rpm/deb .. imho doesn’t matter. What does matter though is the repos. Are there many mirrors? Are those repos on high available servers? Is the control within reach of the distros policies? etc..
As long as a user can simply issue “<fill in> install <package>” and all dependancies are met automagically it´s ok.
2007-09-14 12:19 pmAaron1
The overall gain by having every distribution use the same system is massively larger than the minor gains you may get by choosing a particular packaging system.
I second that. There are too many package systems out there.
Amen to that – I don’t get RPM hell a lot, but when I do I have the sense to know it’s because I’m mixing repos. I tried using Ubuntu (I really did), but being a RH user since 5.x, I’ve been spoiled by _logical_ stuff like numbered runlevels (runlevel S, wtf?), Apache’s user being “apache” and not www-data, and also cool frontends for basic stuff. Besides, I couldn’t get the HAL daemon to start up on Ubuntu, or make changes to gnome-session contents (both known bugs, not yet fixed). Roll on Fedora 8!
I am using Fedora 8 Test 1 to write this and I find that Yum is much improved. It updates much faster now and you can also install a plugin for yum which allows you to only download changed files (deltas) which greatly decreases download time. The only major problem I had with the test was getting my Audigy SE sound card to work. I had to install the latest test packages of Alsa before sound would work. The new Pulse Audio sound server works well but I had to download a developer’s build of Flash to get it to work with PA. The final test of Fedora 8 is also going to come with Compiz-Fusion. I don’t think it is in test 2 yet.
Edited 2007-09-14 11:51
pulseaudio sounds interesting, wonder when suse will get it?
The page it links too is 1/5 review and the rest being Flash pop ups and ads, ads, ads.
2007-09-14 1:44 pmUltimatebadass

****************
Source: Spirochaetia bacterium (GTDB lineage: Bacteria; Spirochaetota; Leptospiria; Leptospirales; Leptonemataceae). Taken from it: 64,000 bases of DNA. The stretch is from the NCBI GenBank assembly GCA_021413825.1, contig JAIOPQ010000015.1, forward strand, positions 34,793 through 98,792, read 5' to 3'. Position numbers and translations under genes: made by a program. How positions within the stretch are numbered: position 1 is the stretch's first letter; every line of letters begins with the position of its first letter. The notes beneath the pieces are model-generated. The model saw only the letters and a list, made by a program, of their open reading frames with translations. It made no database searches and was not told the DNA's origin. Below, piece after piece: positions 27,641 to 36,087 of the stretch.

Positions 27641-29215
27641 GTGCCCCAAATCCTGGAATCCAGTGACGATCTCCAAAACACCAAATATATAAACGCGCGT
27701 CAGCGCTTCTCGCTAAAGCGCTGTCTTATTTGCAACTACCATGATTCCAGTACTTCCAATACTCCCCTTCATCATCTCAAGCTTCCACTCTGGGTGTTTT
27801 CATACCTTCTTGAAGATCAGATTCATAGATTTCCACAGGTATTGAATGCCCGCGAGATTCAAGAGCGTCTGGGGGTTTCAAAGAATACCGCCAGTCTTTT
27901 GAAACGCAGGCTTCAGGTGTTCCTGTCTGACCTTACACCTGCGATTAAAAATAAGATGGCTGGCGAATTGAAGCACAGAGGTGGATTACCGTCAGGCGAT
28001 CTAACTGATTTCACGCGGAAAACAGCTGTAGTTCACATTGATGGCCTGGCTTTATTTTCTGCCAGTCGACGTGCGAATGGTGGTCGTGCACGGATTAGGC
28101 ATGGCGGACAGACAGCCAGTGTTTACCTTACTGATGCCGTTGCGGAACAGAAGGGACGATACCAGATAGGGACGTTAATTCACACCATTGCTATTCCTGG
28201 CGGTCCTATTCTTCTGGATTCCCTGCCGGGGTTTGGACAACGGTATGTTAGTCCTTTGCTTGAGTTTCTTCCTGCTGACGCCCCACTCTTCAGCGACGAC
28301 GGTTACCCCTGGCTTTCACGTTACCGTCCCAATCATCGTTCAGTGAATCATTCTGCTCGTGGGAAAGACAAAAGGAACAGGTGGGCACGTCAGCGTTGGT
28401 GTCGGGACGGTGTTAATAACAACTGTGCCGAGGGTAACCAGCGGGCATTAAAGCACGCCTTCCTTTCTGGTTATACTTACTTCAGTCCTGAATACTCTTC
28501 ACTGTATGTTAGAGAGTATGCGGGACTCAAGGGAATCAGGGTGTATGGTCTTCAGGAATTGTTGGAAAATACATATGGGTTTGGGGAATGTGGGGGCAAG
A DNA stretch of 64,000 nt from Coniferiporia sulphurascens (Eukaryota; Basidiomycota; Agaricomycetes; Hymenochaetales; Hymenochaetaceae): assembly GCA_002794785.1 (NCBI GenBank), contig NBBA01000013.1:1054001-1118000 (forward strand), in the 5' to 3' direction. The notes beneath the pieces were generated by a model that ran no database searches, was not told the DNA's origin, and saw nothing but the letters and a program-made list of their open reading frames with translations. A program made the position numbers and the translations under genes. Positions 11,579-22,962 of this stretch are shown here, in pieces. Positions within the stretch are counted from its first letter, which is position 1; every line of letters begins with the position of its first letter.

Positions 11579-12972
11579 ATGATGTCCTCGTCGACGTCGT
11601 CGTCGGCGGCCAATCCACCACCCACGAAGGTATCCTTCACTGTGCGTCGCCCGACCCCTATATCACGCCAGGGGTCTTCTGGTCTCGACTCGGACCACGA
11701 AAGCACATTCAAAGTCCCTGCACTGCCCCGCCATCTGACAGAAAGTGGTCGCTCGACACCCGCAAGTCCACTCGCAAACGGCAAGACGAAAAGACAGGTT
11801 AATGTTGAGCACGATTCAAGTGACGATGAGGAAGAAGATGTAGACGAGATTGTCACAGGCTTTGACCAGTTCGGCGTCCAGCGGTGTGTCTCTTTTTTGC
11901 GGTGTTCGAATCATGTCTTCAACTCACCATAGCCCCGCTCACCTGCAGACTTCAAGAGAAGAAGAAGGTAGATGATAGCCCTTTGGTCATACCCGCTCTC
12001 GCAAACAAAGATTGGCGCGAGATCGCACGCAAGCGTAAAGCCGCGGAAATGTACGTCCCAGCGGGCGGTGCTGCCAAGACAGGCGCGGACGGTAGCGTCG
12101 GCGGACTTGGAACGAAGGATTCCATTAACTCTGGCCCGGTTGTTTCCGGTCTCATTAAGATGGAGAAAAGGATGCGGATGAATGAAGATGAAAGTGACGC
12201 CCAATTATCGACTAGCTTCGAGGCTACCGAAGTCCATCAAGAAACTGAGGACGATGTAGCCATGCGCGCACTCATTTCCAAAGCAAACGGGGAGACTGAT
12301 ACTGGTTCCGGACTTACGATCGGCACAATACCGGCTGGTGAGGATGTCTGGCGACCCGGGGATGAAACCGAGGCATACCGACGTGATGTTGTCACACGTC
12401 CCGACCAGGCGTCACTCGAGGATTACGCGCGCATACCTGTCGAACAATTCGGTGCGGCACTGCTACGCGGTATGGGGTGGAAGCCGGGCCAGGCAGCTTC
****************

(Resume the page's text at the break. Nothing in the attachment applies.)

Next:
If you’re a firefox user AdblockPlus does the job nicely. With almost no configuration I got 2 small images and some ad text on that site
2007-09-14 9:27 pmanshu
How is it looking now ?
Edited 2007-09-14 21:32
Let’s not get back to the package format discussions we had 10 years ago. I feel at home both on DEB-based and RPM-based Linux distributions. Everyone working on multiple flavors of Linux should already have found out that the packages itself are not creating “dependency hells” – it is the maintainers who do and differing packaging guidelines among Linux distributions or even among different repositories for one distribution. We you run into dependency hells on Fedora then it is probably because of mixing mutual exclusive repositories, i.e. livna and freshrpms.
And this review here is not even worth the click.
2007-09-14 7:54 pmFinalzone
Speaking about livna and freshrpms repository,
the conflict between these two is officially over. They have recently merged into rpmfusion repository.
Let me known when Fedora gets to distro 99999999999999 and I will consider looking at it!!!!!!!
..or better yet just go ahead and tell everybody they are beta testers, not somebody that is going to benefit from a good solid OS design.
Edited 2007-09-15 17:59
2007-09-17 10:11 pmbuff
Let me known when Fedora gets to distro 99999999999999 and I will consider looking at it!!!!!!!
Pah-leeze… Fedora negativity is so cliched. I have been using version 8 since the first test to do all my grad school work on. I use Exaile to listen to MP3 radio streams while I’m typing up reports on Open Office. The installer correctly picked up my Nvidia 640 board, HP 6540 printer, all my flash and external USB drives and mounted my NTFS partition. Yum is faster than it has ever been. Damn, what more do you want for free?! Oh-yeah, and the latest icon sets and themes from Gnome look great on Fedora.
Edited 2007-09-17 22:13
oh yes I tested it and it was massive fun.
(i know its old news for all of you but i couldn’t resist telling it )
* Fedora Developer Live (i686) – A Live image designed for software developers.
That’s what Im looking for, thank you.
not to nitpick, but there’s four live cds including the Gnome version